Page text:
As I have been writing about less travelled places, I am blogging this time about cities and towns that you almost never heard of. I am certain you are reading many articles about Europe, Asia and the Caribbean so I guess it is time to read and be informed of the Middle East.
|Sand Dunes in Saudi Arabia|
You must have read my travelogues about Bandar Seri Begawan in Brunei and the 1000 islands in Kingston, Ontario in Canada. These are the first two of the places I am giving you details and interesting photos. Kampung Ayer in BSB and the small and big islands in 1000 Islands in Kingston are just amazing.
Now, I am writing about a country that you seldom see and read in magazines and on the web. A Kingdom that I live and work for a couple of years; a sophisticated high rise office surrounded by cities and towns next to the desert, beaches, camels and what have you.
What you see around my office in Saudi Aramco-Dhahran is entirely different from what you see beyond. I mean, it has modern office facilities in a world-class environment in the middle of the desert.
It is very comfortable working with dynamic and talented Saudi co-employees and expatriates coming from all over the globe who contributes combined skills.
Across the street are 16-storey high rise buildings provided for bachelors at Al-Munirah where I occupy a studio-type unit furnished, with all the amenities. It is, indeed, a comfortable life doing my daily activities from 7 a.m. work in the office, off at 3 p.m. and proceed to downtown Al-Khobar to dine and shop. Then, back to my flat to watch television or go to the only one movie house within the housing facilities, or reading in a huge library or swimming in the pools just beside it.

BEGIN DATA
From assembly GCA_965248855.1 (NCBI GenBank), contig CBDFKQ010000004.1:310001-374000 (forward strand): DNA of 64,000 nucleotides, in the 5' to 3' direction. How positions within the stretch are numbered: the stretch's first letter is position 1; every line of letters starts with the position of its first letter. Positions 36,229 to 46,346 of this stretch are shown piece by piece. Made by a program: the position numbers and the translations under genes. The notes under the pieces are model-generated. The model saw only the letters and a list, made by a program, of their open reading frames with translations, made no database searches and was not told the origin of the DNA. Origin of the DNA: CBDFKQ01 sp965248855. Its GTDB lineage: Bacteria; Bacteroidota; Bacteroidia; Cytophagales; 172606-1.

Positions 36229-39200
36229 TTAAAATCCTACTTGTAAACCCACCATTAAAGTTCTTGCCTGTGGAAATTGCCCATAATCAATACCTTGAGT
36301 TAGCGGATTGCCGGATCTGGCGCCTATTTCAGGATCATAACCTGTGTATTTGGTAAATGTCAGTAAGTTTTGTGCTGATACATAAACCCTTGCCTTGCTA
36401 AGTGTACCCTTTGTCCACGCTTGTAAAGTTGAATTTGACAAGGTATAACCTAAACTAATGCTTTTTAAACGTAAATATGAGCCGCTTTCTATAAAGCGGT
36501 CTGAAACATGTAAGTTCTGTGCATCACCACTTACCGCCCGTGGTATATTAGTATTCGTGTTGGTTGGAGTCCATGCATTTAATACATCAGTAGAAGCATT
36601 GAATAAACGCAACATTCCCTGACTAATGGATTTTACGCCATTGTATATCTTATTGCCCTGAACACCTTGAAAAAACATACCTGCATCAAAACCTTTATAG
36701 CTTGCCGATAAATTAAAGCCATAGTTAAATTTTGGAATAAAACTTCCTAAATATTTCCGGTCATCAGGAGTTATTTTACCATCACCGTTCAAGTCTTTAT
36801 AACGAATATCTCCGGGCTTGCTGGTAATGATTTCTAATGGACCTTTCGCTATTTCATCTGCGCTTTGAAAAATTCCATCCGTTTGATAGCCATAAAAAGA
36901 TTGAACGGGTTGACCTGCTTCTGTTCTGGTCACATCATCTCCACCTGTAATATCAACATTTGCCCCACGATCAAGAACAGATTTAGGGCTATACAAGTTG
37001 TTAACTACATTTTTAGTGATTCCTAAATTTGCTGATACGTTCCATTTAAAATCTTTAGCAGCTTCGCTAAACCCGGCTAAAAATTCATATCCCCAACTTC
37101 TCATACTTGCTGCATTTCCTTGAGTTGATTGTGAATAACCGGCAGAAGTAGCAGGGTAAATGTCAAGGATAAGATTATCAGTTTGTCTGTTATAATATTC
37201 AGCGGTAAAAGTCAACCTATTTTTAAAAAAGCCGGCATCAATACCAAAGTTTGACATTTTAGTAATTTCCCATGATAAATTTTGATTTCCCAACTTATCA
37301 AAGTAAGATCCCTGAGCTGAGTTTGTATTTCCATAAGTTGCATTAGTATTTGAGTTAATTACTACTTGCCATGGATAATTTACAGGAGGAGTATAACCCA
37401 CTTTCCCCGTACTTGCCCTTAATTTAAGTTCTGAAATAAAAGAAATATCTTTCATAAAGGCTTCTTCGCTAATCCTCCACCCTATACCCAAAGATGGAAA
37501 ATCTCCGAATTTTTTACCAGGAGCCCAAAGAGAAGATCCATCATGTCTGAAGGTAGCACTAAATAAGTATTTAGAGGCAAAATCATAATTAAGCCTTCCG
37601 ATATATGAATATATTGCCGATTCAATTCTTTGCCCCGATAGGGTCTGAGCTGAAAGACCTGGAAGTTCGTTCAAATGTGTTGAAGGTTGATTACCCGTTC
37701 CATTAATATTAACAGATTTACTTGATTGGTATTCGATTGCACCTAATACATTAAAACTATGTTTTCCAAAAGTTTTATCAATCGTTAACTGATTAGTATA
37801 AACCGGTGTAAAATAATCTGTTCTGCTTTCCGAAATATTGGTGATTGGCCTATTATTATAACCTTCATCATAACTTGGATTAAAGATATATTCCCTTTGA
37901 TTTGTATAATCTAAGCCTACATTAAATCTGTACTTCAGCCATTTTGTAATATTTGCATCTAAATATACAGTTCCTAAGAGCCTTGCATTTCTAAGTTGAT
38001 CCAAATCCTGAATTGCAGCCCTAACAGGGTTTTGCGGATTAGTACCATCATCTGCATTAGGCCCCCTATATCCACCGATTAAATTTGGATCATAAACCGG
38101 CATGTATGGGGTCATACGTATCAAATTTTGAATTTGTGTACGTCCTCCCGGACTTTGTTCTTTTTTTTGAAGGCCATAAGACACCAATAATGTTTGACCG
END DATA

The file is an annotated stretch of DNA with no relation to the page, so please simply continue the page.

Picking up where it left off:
There is no boring moment in Saudi Aramco because there is so much to do, contrary to what you must be hearing.
|View of Saudi Aramco-Dhahran in the background|
Air-conditioned buses are readily available to employees and their families to shop, to visit and do personal and business commitments. Saudi Aramco has its own fleet of aircrafts all over the Kingdom. It has its own airports and airline crews in every site as with other airlines. A very convenient and stress-free environment that is.
Going to the Saudi Aramco Beach at Half-Moon Bay for a picnic are what most of us, expats and local employees do. This normally happens on a Thursday or Friday, our weekend in the Kingdom. Otherwise, you will see us strolling in the Cornish area in Al-Khobar.
|Chefs preparing for the Event|
My friends wonder why I like the weather in Saudi Arabia, Dhahran's climate in particular. It is extremely hot in summer which can rise as high as 50 degrees Celsius and as low as 4 degrees in winter. The sandstorm in the early months of summer does not bother me at all. Surprisingly, I enjoy all these stuff...no matter what.
King Fahd University of Petroleum and Minerals, popularly known in Saudi Arabia as KFUPM, is our neighbour. Literally, just a stone throw. I visit the university very often as many of my expat friends work in various departments. No events and parties within the university that I am not invited. It's been part of my work and life. I miss my friends and some of the university students who also become my friends. I also miss the university campus that is part of my comfortable and enjoyable stay in the Kingdom.
There are pros and cons in all countries of the world, and Saudi Arabia is not an exception. We never talk and possess forbidden items here. Some of which are alcohol, narcotics, weapons, ammunitions, religion, pork and pornography. All these are strictly prohibited. Don't even think about it.